But first, it's worth noting that McKinnell had a target on his back ever since Pfizer revealed his Trump-worthy retirement package, which amounted to a choice between a lump sum of $83 million or an annual pension of $6.5 million.
The wailing and gnashing of teeth reverberated from one of end of Wall Street down to the other, with investors piping hot over giving such a generous package to a CEO who presided over a period of time when Pfizer's stock fell 40%. Over that same period the American Stock Exchange Pharmaceutical index was down about 13%. Pfizer shares have traded in a 52-week range of $26.98 to a low of $20.27 since last December—a black mark against not only the management of the company, but on the highly-paid CEO who investors hold responsible for it.
McKinnell also leaves at a time when the cupboard is bare, from a commercial drug point of view. In June 2006, Pfizer's patent on Zoloft expired. The antidepressant drug became a household name across America and it became a cash cow for Pfizer, generating $3.3 billion in 2005 sales. The company is also losing patent protection on two other blockbusters: blood-pressure treatment Norvasc, which had $4.7 billion in 2005 sales, and allergy drug Zyrtec, with $1.3 billion in sales that year.
While new drugs like Exubera and Sutent could eventually reach the billion dollar mark in sales (analysts think they both will) they may not reach the mega-drug status that Zoloft and Zyrtec did, and that could translate into a big drag on the company's bottom line come 2007 and 2008, when generic drug makers make off into the night with much of Pfizer's customer base.
Can naming Kindler as CEO change all that? It's hard to say. Wall Street views Kindler, an ex-McDonalds executive (he ran the hamburger titan's Boston Market chain restaurant unit) as a strategic thinker who can tackle the thorny problems of a lackluster drug pipeline and mount legal battles over patent issues surrounding Lipitor and painkiller Celebrex. That's only going to help.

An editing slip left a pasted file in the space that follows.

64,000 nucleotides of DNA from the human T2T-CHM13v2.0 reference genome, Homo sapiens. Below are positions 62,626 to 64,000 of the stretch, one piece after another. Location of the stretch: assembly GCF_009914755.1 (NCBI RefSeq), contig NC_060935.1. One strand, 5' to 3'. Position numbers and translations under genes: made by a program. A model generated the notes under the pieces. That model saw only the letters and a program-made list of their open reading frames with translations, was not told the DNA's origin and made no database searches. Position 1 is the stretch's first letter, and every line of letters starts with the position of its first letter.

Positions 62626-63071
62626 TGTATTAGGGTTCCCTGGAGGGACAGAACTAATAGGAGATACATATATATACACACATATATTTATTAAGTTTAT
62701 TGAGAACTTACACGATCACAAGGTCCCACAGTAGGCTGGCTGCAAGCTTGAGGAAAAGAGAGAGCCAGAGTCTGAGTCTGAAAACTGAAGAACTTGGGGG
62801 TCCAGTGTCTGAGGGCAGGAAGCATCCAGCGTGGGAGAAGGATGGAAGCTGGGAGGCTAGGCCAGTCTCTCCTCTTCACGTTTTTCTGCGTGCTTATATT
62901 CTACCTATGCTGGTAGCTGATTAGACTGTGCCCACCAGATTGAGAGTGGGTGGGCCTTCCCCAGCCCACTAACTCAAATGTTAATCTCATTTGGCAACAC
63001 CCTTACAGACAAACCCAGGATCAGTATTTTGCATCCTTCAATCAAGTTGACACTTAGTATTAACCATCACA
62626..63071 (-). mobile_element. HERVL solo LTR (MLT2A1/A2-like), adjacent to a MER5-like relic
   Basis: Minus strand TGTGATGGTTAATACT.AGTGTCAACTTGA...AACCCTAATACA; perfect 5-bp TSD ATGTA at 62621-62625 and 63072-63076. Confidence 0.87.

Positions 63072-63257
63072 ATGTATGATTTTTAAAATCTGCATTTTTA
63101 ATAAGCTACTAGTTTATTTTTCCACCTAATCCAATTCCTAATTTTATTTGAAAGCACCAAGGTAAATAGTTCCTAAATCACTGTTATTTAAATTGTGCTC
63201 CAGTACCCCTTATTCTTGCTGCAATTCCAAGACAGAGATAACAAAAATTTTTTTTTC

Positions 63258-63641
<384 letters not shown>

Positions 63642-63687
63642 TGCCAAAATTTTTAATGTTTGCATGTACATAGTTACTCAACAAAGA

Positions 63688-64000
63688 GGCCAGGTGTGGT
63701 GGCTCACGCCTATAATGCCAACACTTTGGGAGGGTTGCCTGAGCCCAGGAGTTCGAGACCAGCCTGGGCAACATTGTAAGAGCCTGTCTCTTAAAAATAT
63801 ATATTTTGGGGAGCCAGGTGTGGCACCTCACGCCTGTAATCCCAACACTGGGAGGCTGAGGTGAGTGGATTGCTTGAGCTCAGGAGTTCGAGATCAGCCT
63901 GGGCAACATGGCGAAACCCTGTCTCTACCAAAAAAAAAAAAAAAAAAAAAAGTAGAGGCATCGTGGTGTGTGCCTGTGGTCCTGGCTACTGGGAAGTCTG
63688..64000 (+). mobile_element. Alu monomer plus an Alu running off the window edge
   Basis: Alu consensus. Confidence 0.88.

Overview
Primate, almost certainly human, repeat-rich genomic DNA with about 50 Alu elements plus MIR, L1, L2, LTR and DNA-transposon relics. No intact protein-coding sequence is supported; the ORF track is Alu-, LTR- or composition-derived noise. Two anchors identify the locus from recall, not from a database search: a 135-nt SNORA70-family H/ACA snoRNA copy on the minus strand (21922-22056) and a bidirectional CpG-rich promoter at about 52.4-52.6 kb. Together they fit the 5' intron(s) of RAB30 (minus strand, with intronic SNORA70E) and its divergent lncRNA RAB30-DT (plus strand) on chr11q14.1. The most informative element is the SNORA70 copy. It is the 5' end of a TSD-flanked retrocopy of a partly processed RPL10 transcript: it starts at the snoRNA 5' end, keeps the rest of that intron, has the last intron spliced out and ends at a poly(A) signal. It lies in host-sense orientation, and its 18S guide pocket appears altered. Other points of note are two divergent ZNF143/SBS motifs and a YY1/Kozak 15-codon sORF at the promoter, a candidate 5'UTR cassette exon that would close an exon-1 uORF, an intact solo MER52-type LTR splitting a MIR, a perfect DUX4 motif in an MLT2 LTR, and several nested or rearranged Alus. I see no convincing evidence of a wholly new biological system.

Kindler's legal background should come in handy on numerous fronts, too. Before going off to the private sector, Kindler made his legal bones at the Federal Communications Commission and then clerked for a judge and for US Supreme Court Justice William J. Brennan, Jr. His first foray into the legal sector came at General Electric, where he was Jack Welch's right-hand legal man. Kindler squashed a price-fixing indictment involving GE and diamond seller De Beers, with the presiding judge tossing out the case a mere six weeks into the trial after Kindler made mincemeat out of the prosecution's witnesses on the stand. GE insiders say it was one of Jack Welch's favorite moments during his highly prominent tenure as CEO at GE.
That's crisis management at its best—a trait that the Pfizer board must have surely considered before tapping Kindler to the post. After all, crisis management is one of the first "red flags" that shareholders look for in an effective CEO. And pleasing the shareholders is, fairly or unfairly, job Number One for any CEO—from biotech companies to ball bearing makers.